Ramakrishna Paramahansa was a great 19th century Hindu mystic. Born 1836 in Kamarpukar, Bengal, he passed over in Dakshineshwara in 1886. Ramakrishna’s personal experience revealed to him the unity of all spiritual paths.
When his brother died the following year, Ramakrishna took his place. His devotion to the goddess made him long passionately to see a vision of her. He was in such despair that he was on the brink of suicide when finally, Kali showed herself to him, and he dedicated the rest of his life to her. At the age of 23, his family forced him into marriage: in a trance, Ramakrishna picked out a little five-year-old girl, whom he married five years later, but with whom he lived in a state of perfect chastity.
Initiated by a tantric ascetic who saw in him a divine reincarnation, Ramakrishna achieved perfect union with God; a second guru taught him the Vedanta which enabled him to reach a state of fusion with the Brahman, in which he remained for six months, and which he was able to re-enter at will during the more or less continuous ecstasy he experienced afterwards. At a later date, when he was studying with a Muslim and then a Christian, Ramakrishna had the experience of Allah, and the experience of Jesus. Soon he had followers of his own, attracted to him because of his radiant joy, his gentleness and his humility. By his very presence, he facilitated entry to their inner divine dimension. The disciples stayed together after his death, worshipping his widow who lived until 1920.
Practice of Other Religions
Sri Ramakrishna realized that the inﬁnite reality is comprehensible and realisable in countless ways and through infinite paths. He became possessed of deep longing to realise God through other religions, following meticulously their particular traditions and modes of worship. This is one unique characteristic that distinguishes Sri Ramakrishna from ordinary spiritual aspirants and perhaps even other saints: whereas they practised disciplines of one tradition and achieved their goal through them, Sri Ramakrishna practised with insatiable gusto the disciplines of different cults and religions, the entire vast-ranging gamut of the various cults of the Hindu religion, as well as some other major religions of the world.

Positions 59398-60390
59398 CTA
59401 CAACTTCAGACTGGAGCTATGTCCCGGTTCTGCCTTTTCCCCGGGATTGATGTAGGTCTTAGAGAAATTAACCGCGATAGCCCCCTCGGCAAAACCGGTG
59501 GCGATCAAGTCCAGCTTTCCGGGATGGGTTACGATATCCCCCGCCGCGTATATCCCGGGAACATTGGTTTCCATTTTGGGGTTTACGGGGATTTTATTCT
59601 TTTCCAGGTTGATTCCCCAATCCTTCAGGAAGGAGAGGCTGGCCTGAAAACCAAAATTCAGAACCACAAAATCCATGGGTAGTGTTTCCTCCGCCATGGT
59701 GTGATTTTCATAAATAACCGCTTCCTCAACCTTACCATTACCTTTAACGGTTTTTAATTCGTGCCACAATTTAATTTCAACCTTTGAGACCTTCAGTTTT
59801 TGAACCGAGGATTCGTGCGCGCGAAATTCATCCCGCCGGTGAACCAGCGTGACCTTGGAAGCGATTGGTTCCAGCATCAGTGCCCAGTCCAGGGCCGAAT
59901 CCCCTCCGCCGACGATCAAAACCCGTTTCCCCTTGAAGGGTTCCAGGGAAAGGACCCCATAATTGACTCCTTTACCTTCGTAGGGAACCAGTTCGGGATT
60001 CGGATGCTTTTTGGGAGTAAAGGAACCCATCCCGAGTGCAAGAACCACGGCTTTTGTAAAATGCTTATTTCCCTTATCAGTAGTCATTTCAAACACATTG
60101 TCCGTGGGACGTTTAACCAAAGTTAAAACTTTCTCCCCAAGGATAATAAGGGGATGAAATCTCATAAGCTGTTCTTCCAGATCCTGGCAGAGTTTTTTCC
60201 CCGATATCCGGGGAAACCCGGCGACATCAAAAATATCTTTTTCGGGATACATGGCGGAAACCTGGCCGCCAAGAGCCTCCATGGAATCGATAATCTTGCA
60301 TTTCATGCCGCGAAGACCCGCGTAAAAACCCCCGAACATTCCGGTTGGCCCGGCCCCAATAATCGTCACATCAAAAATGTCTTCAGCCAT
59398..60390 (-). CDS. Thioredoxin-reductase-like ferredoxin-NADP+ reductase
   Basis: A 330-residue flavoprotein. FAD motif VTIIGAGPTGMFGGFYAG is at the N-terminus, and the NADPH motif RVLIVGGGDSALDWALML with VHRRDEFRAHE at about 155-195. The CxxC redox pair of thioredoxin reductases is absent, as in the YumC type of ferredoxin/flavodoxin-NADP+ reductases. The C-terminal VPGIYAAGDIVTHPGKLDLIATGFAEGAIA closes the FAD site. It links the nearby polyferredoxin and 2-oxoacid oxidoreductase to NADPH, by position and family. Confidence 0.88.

He began his spiritual journey as a humble image worshipper in the Kali temple at Dakshineshwara; passed on to the tantra mode of worship of Sakti or Power, attaining siddhi (acme of attainment) through a rich variety of traditionally known sixty-four tantric methods of sadhana under the guidance of his woman-guru Bhairavi Brahmani; thence to the various bhavas (spiritual attitudes or moods) known to Hinduism, namely, thinking of oneself as the mother and God as the Divine Child (called Vatsalya Bhava), oneself as the humble eternal servant and God as the Divine Master (Dasya Bhava), oneself as the bride and God as the Divine Bridegroom (Madhura Bhava); finally culminating in the realization of the ultimate truth as the impersonal absolute, formless, nameless, attributeless (Advaita Vedanta) under the guidance of Tota Puri. Even this did not satisfy his divine hunger. Like a glutton in the spiritual realm, Sri Ramakrishna began to explore other religions. He meticulously went through the practices of Christianity and then Islam, attaining the acme of realization in each of them.
He is unparalleled in the spiritual and religious history of humanity as having undertaken the practice of the various religions as an insider—becoming a Christian, a Muslim, and so on and realizing God through each of them, establishing that each of these religions was a valid and true path to attain the supreme reality. He enunciated one of the most liberal religious doctrines of the modern age: